Even though there continues to be new technologies developed for the diagnostic evaluation of patients with cardiovascular disease, the electrocardiogram (ECG) retains its central role. The ECG is the most important test for interpretation of the cardiac rhythm, conduction system abnormalities, and for the detection of myocardial ischemia. The ECG is also of great value in the evaluation of other types of cardiac abnormalities including valvular heart disease, cardiomyopathy, pericarditis, and hypertensive disease. Finally, the ECG can be used to monitor drug treatment (specifically antiarrhythmic therapy) and to detect metabolic disturbances.
A systematic approach to interpretation of the ECG is important in order to avoid overlooking important abnormalities. Pattern recognition can be useful, but only after certain salient features have been determined. This topic review provides the framework for a systematic analysis of the ECG.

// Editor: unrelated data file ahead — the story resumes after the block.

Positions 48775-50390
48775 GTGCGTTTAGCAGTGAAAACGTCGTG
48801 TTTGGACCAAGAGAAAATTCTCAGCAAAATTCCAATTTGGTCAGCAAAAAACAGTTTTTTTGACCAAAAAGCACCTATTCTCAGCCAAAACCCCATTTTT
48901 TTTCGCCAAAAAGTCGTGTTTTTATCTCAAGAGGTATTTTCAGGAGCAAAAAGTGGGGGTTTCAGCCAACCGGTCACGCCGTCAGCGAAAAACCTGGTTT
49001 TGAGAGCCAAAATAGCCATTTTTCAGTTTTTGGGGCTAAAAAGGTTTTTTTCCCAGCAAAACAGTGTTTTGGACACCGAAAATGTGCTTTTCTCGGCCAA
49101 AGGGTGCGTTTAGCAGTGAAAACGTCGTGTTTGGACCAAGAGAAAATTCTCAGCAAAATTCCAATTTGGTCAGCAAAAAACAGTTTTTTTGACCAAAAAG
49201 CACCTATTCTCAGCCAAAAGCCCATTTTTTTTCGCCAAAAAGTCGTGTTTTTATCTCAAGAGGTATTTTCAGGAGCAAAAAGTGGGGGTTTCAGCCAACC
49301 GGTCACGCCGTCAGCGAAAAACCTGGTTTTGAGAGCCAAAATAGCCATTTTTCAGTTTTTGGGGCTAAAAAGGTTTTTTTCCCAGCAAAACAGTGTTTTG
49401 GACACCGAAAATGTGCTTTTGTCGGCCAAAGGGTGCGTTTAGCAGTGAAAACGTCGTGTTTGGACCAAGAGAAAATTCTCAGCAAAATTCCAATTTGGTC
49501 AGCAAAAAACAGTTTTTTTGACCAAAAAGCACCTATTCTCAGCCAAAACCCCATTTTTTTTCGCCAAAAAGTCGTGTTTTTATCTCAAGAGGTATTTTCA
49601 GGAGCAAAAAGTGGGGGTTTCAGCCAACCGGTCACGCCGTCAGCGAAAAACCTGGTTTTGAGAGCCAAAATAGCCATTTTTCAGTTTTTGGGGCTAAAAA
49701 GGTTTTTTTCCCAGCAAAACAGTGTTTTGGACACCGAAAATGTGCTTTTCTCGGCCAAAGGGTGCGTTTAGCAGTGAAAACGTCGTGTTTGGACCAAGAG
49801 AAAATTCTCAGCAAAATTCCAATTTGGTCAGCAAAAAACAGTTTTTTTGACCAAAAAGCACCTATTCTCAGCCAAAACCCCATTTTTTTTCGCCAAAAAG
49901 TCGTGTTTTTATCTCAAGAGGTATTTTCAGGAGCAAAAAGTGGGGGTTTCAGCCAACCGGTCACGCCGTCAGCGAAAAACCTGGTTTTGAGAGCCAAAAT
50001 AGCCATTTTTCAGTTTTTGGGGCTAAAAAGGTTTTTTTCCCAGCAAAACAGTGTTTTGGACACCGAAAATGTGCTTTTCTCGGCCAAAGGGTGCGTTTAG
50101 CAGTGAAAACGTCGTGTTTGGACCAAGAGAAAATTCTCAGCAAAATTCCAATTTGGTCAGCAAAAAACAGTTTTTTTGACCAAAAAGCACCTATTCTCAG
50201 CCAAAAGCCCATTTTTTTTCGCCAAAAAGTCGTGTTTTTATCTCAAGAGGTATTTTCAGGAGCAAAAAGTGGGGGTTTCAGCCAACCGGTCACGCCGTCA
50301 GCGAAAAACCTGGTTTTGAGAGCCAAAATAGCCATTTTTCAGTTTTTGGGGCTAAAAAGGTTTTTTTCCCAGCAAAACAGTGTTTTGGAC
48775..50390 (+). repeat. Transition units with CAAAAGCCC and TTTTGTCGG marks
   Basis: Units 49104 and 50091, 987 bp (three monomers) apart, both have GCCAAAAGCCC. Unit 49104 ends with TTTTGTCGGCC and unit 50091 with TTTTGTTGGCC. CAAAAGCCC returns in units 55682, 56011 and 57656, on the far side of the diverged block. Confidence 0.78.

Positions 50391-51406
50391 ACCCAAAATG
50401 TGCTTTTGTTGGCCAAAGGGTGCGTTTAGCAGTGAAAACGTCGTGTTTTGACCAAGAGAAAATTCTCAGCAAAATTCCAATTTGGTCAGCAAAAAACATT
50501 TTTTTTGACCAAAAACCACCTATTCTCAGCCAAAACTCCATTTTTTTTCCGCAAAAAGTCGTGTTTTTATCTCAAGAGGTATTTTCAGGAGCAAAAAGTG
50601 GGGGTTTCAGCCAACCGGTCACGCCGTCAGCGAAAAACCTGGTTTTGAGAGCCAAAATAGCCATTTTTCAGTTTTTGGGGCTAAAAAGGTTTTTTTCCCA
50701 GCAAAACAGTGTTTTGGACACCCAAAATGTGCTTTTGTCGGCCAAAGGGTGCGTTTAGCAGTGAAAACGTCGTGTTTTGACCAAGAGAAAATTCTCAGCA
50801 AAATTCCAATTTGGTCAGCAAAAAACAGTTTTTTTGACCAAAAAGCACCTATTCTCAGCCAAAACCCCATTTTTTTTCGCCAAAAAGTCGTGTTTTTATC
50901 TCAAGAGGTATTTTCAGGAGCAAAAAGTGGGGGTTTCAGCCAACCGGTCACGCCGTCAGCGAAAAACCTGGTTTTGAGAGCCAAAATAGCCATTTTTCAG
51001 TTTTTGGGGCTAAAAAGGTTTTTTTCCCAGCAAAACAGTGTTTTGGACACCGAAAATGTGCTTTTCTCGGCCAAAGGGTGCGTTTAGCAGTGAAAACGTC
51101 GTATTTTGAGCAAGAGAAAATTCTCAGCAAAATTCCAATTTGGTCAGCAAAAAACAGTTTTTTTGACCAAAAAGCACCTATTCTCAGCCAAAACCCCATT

The ECG is a plot of voltage on the vertical axis against time on the horizontal axis. The electrodes are connected to a galvanometer that records a potential difference. The needle (or pen) of the ECG is deflected a given distance depending upon the voltage measured.
The ECG waves are recorded on special graph paper that is divided into 1 mm2 grid-like boxes (figure 1). The ECG paper speed is ordinarily 25 mm/sec. As a result, each 1 mm (small) horizontal box corresponds to 0.04 second (40 ms), with heavier lines forming larger boxes that include five small boxes and hence represent 0.20 sec (200 ms) intervals. On occasion, the paper speed is increased to 50 mm/sec to better define waveforms. In this situation there are only six leads per sheet of paper. Each large box is therefore only 0.10 sec and each small box is only 0.02 sec. In addition, the heart rate appears to be one-half of what is recorded at 25 mm/sec paper speed, and all of the ECG intervals are twice as long as normal.
Vertically, the ECG graph measures the height (amplitude) of a given wave or deflection, as 10 mm (10 small boxes) equals 1 mV with standard calibration. On occasion, particularly when the waveforms are small, double standard is used (20 mm equals 1 mv). When the wave forms are very large, half standard may be used (5 mm equals 1 mv). Paper speed and voltage are usually printed on the bottom of the ECG.